At other times, we’ve blamed it on training failures or organizational flaws or outdated policy. So we’ve revised the training, revamped the organization and updated policy, and a few years later we once again realize that too many children are still dying in numbers and situations that are heartbreaking.
So if we make all those changes and the problems still persist, doesn’t logic tell you to look at something even more basic than personnel or training or policies, something inherent in the system over time?
For example, maybe it’s because we’re too cheap to hire enough caseworkers. As AJC reporter Alan Judd pointed out earlier this month, DFCS has 20 percent fewer caseworkers than it did a decade ago, even though the number of abuse and neglect cases is soaring. The number of Georgia children living in poverty has also jumped, from 489,000 in 2006 to 647,000 in 2014.
As a result, caseworkers have far more cases than they can conscientiously handle. Back in the 2000 iteration of this scandal, state officials promised to bring caseloads down to the recommended national norm, yet 16 years later, the caseload level in Georgia will remain well above recommended levels even if legislators approve the hiring of an additional 148 caseworkers statewide.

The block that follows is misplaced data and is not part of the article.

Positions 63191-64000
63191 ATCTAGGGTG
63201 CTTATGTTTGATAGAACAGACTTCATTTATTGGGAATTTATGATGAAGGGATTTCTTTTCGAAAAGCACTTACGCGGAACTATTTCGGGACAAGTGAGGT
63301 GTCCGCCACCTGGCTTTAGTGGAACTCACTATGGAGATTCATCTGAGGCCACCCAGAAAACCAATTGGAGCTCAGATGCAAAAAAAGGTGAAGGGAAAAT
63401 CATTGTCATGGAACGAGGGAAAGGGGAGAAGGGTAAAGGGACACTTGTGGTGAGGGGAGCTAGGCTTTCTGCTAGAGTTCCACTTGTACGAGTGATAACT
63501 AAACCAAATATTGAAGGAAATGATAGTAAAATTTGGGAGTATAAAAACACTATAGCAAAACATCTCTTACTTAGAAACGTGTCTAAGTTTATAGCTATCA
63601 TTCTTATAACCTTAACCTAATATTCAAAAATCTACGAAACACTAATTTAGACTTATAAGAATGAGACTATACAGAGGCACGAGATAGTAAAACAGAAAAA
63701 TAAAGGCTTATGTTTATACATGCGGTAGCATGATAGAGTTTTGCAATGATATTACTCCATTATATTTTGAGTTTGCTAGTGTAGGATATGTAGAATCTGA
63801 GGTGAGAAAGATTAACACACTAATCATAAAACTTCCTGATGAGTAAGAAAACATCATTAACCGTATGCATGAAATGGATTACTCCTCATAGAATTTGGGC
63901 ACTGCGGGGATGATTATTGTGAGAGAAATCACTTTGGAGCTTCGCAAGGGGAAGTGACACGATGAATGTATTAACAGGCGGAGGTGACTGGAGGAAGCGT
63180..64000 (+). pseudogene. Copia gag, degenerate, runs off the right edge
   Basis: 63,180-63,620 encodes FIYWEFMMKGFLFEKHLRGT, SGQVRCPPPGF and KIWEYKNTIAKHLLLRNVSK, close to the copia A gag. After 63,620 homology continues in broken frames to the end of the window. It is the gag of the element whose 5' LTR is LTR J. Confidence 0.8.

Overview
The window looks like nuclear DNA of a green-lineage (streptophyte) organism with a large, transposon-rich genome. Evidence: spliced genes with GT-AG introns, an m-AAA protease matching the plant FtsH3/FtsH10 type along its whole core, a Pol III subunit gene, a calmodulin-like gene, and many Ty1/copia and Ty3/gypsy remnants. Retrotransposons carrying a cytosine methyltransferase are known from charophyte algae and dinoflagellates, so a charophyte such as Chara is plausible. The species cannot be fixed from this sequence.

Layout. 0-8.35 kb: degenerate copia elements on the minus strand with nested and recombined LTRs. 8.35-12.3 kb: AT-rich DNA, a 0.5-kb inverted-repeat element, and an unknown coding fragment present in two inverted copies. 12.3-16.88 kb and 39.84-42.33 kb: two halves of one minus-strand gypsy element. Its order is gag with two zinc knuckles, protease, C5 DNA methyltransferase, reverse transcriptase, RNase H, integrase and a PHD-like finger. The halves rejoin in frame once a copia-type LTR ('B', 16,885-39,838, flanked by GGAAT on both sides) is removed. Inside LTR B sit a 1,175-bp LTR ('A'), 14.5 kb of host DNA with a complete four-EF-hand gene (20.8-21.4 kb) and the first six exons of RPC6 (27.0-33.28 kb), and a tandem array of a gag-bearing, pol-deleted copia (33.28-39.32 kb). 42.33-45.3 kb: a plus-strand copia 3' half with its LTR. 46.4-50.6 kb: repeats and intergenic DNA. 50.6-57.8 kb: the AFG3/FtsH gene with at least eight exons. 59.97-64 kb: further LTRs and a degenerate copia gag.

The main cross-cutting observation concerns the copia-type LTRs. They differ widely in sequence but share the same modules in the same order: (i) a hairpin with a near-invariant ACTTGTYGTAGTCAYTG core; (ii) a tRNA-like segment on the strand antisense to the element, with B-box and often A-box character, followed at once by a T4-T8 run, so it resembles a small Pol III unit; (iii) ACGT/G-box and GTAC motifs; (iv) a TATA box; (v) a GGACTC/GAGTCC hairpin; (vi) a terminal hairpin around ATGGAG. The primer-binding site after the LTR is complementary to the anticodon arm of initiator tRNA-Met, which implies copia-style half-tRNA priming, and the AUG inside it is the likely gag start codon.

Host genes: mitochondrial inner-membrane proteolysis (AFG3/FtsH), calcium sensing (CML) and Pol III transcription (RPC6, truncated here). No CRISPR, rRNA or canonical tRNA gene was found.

We also expect those caseworkers to perform as professionals even though we don’t pay them that way. The state is now advertising for DFCS social service case managers, requiring both a bachelor’s degree and relevant experience. In Fulton County, the pay scale is from $28,000 to $34,000. Not surprisingly, that creates major turnover problems in a field in which continuity is critical.
Back in 2000, state officials acknowledged that children were dying because high caseloads and low pay were causing an unacceptably high turnover rate of 39 percent. Today, 16 years later, it is 36 percent.
In short, we have a pretty good idea by now where the problems lie. But then again, we always have.